A classic revisited: Oslo Court

Published 1 June 2019

We work in an industry in thrall to the new, so sometimes old-school restaurants get neglected. Loyd Grossman celebrates one of his all-time favourites – the fabled, idiosyncratic Oslo Court 

Frank Bruni, the estimable former restaurant critic of the New York Times, recently hymned the pleasures of being an over-fifty diner. ‘It’s not just sex and sleep that change as you age’, he observed. ‘It’s supper.’ Without wishing to know too much about his sex and sleep habits, I recognise Bruni’s cri de coeur that ‘Loud is no longer exciting. Trendy is overrated.’

I still can’t help wanting to visit the latest, but I am swiftly reverting back to an old habit of sticking with the tried and tested and remembering the adage that my first editor taught me:’ No restaurant is a democracy and the best restaurant is the one that treats you the best.’

When I was an undergraduate, I ate lunch in the same Greek restaurant in Cambridge (Massachusetts) three to five times a week and sometimes supplemented that with dinner there and even the occasional feta omelette for breakfast.

Like Frank Bruni, I want chairs with backs, reservations with no queuing, consistency, and, if not peace and quiet, certainly enough tranquility to be able to talk to, not shout at, my companions. Every visit to a restaurant ought to be a holiday not a boot camp.

Unfortunately, novelty is frequently confused with excellence, inventiveness supersedes professionalism and the restaurants that carry on with the unexciting business of just being really good rarely get the attention they deserve. In spite of it’s sometimes terrifying prices, when I slip into a booth at Wilton’s, I feel that the world can be a pretty benign place: it’s a comforting and important, if short-lived fantasy in our new era of political viciousness and all-around instability.

In the 70s and 80s, not that long ago but a world away in terms of restaurants, only half of the British public ate out more than once a year – and the annual Egon Ronay and Good Food Guides held a prescriptive sway.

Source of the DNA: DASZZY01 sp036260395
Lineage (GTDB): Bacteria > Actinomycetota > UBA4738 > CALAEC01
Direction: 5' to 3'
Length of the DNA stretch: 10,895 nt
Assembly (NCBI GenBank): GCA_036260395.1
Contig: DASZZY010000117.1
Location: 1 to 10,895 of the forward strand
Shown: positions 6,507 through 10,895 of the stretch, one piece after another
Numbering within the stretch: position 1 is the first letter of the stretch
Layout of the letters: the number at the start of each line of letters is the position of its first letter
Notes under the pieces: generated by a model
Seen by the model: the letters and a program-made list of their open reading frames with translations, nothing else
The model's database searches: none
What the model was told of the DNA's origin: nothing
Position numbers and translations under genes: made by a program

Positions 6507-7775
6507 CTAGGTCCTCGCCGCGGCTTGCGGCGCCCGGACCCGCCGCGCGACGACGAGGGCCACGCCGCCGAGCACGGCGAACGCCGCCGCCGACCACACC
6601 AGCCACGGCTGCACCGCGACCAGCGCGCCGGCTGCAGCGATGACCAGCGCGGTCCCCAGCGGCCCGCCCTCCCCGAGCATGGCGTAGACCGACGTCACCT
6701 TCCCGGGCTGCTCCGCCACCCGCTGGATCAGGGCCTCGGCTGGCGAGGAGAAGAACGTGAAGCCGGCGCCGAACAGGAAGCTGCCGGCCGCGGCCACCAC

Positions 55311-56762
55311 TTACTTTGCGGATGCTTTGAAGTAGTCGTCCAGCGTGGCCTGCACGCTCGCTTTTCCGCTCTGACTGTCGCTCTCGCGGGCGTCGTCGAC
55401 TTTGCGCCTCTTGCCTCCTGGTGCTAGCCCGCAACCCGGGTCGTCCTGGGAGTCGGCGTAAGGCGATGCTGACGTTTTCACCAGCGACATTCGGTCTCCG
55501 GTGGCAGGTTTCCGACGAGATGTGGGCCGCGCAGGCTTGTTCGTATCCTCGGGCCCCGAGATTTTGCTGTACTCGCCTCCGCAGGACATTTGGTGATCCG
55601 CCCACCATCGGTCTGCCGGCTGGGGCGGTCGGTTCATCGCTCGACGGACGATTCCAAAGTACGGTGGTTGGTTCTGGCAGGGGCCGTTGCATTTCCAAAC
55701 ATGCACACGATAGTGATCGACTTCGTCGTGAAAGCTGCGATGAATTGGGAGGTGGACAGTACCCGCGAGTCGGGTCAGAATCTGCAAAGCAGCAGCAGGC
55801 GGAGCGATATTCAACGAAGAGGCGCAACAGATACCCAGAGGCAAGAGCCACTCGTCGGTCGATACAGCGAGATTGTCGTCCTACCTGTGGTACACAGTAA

One of the few restaurants that featured in both of them and still flourishes is the Oslo Court: nothing to do with Norway but on the ground floor of an elegant 1930s north-west London block of flats of the same name. I can’t remember when I first went there, but it must have been even before the current owners acquired it in 1982, the year of Dexy’s Midnight Runners and Culture Club.

The interior is a sea of pink nappery, there are bud vases bearing pink roses on each table top and an army of tuxedoclad waiters bustle around the dining room. Every now and again all activities stop for a rousing round of ‘Happy Birthday’. You are presented with a plate of crudites and garlic mayonnaise, there is melba toast and the butter is shaved into little curls.

Once upon a time many smart restaurants looked and felt like this, perhaps they still should. The menu is an encyclopaedic or maybe more accurately an archaeological affair, featuring dishes from the meal that time forgot – grilled pink grapefruit with brown sugar, seafood crepe with cheese sauce, halibut and salmon en croute with Pernod sauce, steak Diane, roast duck with orange cherry and apple sauce.

If you aren’t young enough to be puzzled by them, just order. In many years of eating here I have never had anything that wasn’t beautifully cooked, generously presented and proficiently served. My most recent supper kicked off with plump scallops simply cooked with olive oil, garlic and lemon and moved on to duck with apple sauce. The duck was roasted in the old-fashioned way with crispy skin. My friend’s grilled Dover sole was huge, fresh and masterfully filleted. They probably do the best latkes – the Jewish potato pancakes which make rosti look effete – in town.

I am most definitely not a pudding person, but it is de rigeur here. First because it is served from a doubledecker pudding trolley of a vintage which almost qualifies for a preservation order and secondly because of Neil, the Egyptian-born pudding waiter who has worked here for, I think, 40 years. ‘You must try my juicy mangoes’ is among his many memorable catchphrases. There is of course, creme brulée and crêpes suzette followed by chocolates and florentines and sugary fruit jellies.

You will not wish to run a marathon afterwards. Prices are a paragon of moderation at £48 for three courses at lunch with the occasional supplement of, say, £5 for Dover sole or £10 for lobster. It is a joyful and pampering place. I wish I could go there more often. 

This article was first published in Issue 19 of CODE Quarterly.  

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